Duma Prohibits “Propaganda” of Non-Traditional Relations

On Tuesday 11 June, the Russian Duma passed legal amendments prohibiting “propaganda” of non-traditional sexual relationships among minors. The changes are part of a larger campaign to restrict human rights in Russia, especially rights of LGBT-people, says Civil Rights Defenders and call upon president Putin to refrain from signing the law.

25 LGBT-activists, protesting against the law with a “kissing action”, were arrested, and recently several organisations have been taken to court for not registering as “foreign agents”.

The law on prohibiting propaganda of non-traditional relationships was passed in the second and third readings on the same day by the State Duma, the Russian Parliament. Before it enters into force, the law needs to be signed by the Russian president Vladimir Putin. The law is allegedly aimed at protecting children from harmful information.

“This law is violating the freedom of speech of the Russian people. It is clearly aimed at those advocating for the rights of lesbian, gay, bisexual and transgender (LGBT) persons, and can also be used to silence others. We call upon president Putin to refrain from signing this law,” said Joanna Kurosz, Eurasia Programme Director, Civil Rights Defenders.

The adopted amendments to the bill impose fines for civilians, state officials and legal entities “propagating non-traditional sexual relations” among minors, and other measures against those spreading “propaganda” among minors.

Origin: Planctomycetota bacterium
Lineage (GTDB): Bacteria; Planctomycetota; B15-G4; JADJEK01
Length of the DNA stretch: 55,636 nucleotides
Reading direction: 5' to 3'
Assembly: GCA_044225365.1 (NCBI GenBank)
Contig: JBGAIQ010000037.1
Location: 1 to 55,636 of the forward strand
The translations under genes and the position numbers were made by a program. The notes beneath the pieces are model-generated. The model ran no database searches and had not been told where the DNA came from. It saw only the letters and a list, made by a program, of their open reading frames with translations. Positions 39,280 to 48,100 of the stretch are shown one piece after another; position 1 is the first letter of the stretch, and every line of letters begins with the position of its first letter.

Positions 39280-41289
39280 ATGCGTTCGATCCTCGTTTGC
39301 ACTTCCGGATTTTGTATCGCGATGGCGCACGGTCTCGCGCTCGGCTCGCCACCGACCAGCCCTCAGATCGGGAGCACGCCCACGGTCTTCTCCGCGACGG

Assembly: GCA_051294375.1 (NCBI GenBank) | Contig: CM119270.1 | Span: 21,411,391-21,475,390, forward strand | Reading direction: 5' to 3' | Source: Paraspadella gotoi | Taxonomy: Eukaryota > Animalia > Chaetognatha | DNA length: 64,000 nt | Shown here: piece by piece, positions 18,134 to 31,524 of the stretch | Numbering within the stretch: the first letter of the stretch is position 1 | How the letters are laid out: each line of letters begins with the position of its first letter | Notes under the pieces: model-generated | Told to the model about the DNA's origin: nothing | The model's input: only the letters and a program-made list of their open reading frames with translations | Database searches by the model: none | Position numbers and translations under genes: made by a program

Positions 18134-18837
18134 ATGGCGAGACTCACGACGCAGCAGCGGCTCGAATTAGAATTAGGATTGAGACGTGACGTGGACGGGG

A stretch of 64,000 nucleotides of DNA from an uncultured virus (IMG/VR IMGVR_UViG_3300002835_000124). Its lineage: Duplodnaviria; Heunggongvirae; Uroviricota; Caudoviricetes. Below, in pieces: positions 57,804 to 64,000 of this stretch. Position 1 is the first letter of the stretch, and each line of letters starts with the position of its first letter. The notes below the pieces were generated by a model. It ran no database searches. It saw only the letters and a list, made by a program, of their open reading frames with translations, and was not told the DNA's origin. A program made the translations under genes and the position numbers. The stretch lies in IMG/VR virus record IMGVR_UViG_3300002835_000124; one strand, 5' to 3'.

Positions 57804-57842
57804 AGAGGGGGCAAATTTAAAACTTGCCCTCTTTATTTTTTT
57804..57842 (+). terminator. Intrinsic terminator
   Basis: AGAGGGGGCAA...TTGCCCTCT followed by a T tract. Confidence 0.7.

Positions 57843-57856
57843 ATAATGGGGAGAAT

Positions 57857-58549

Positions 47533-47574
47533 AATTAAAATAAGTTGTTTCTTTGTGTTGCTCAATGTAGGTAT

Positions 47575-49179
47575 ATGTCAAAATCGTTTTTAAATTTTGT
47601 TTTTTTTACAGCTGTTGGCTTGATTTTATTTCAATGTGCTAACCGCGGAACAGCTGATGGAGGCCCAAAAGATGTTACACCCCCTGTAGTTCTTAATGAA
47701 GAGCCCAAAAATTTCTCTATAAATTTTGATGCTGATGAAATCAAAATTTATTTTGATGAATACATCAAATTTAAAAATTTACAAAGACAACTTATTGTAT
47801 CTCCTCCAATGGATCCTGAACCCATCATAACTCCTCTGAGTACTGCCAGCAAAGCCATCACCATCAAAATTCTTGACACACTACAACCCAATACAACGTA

The wording of the bill adopted in the first reading on 25 January was changed from ”propaganda of homosexuality” to “propaganda of non-traditional sexual relations”, a term that has not been used in any federal law previously. The loosely worded bill applied such definitions to homosexuality as “non-traditional sexual attitudes” and “distorted image of equality of traditional sexual relationships”.

Violating the law can also result in administrative suspension of activity of legal entities for 90 days. The stricter punishment will be applied in case of carrying out “such propaganda” in media or on the Internet. The bill also implies measures of punishment for foreign citizens in case of “spreading propaganda” stipulating fines equating to the ones applied with regard to Russian citizens, as well as foreigners’ expulsion from the Russian Federation or their 15 days apprehension with subsequent expulsion.

Tuesday’s amendments are part of a large-scale campaign aimed at cracking down on civil society and restricting human rights and self-expression in Russia, launched by state authorities after Vladimir Putin became president for the third time in May 2012. The propaganda-law also reflects a wider trend of anti-LGBT legislative initiatives that spread across Central and Eastern Europe. “Anti-homosexual propaganda laws” were previously adopted at local level in ten regions across Russia and became subject to legislative discussions in countries such as Hungary, Latvia, Lithuania, Moldova and Ukraine.

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